Restaurant chain shows its sushi roots
Having won the opening auction for bluefin tuna at Tsukiji’s first fish market of the year for four years in a row, Itamae Sushi is now looking for glory from long ago.
The company has opened around 60 restaurants in Japan, theChinese mainland and Hong Kong, Singapore and Indonesia — operating Itacho Sushi outlets in Beijing, Shanghai, Guangzhou, Shenzhen, Tianjin, and Guangdong province’s Foshan and Zhuhai.
Nowit’s hoping that global fans will come to experience the cultureandart of theEdo period (1603-1868), which “brought sushi to life”, at its brand-new concept restaurant in Tokyo.
“During this period, sushi was born from food stands,” says the company’s Claudia Sun. “Food is one of the things that supported the evolution of Edo. Food items came together at Tsukiji, and thus present-day Tokyo was formed, and became a city where many people gathered.”
The Itamae Sushi Edo restaurant, which is modeled after the sajiki-seki box seating in a kabuki theater, features an interior design that conveys the feeling of Japanese tradition through elements such as Japanese panel screens and ukiyo-e paintings. “Edo Food Stand” areas feature ingredients carefully selected from all around the country, and guests can enjoy watching a live performance where Itamae chefs prepare meals on the spot, using the food and cooking style of each guest’s choice.
In the Edo period, sushi was lined up in wooden boxes called neta-bako. Inspired by this tradition, the food stands line up neta-bako in neat rows, almost as if they were part of a picture, featuring foods carefully selected from all over Japan. This collection of neta-bako makes for an atmosphere like a “Little Tsukiji” where seasonal foods from all over Japan come together. Guests can choose the food of their preference and also order from a wide range of preparation styles, including sushi, sashimi, sauteed, steamed and boiled.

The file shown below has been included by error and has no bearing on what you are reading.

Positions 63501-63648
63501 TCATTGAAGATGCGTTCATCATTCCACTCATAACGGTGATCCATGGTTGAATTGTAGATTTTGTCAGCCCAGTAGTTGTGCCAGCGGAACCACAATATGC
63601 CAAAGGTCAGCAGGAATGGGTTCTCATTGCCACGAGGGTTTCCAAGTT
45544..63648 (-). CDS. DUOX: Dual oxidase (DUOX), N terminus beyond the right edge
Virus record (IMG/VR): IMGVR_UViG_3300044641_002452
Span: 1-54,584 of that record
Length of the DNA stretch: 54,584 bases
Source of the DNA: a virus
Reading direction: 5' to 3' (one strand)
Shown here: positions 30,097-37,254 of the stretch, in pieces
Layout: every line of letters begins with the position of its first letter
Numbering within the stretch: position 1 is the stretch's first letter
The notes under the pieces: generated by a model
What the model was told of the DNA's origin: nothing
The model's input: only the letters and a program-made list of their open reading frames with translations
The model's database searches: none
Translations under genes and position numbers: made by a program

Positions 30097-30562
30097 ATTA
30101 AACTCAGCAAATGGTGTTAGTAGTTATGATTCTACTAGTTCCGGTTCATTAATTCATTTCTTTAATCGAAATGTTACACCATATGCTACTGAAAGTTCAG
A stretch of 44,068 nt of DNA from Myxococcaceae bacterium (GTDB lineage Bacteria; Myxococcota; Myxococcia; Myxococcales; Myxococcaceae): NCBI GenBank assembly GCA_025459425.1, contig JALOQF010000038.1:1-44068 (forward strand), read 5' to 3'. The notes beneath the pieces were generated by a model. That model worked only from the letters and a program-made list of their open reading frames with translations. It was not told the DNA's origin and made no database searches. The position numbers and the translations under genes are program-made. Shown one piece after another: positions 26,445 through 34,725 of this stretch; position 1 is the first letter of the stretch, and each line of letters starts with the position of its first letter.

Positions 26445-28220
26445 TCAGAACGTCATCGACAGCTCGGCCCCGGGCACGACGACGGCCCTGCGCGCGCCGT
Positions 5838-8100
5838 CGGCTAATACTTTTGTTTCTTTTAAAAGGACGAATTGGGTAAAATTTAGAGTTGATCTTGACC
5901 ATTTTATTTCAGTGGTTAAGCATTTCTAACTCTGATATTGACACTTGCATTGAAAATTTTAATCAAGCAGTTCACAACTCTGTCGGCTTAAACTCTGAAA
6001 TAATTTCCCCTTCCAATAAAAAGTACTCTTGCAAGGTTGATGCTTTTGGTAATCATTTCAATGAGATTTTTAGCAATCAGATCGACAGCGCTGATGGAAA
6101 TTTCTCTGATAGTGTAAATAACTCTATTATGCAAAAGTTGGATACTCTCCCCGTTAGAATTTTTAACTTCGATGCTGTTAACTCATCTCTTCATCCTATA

Sun says the restaurant is unique and created not only to appeal to Japanese customers, but also foreign guests visiting Japan, who are projected to exceed 40 million in 2020 and 50 million in 2025, according to the Japanese National Tourism Organization. The photogenic interior design, experiencedining and a colorful menu are designed to inspire guests to take pictures and share them via SNS, in an effort to spread Japanese culture — and particularly sushi culture — around the world.
The restaurant opens on Thursday, combining Japan’s famously fresh seafood with the traditional techniques the country’s sushi masters have inherited from the past. It also offers a wide selection of Japanese sake carefully selected from all around the country.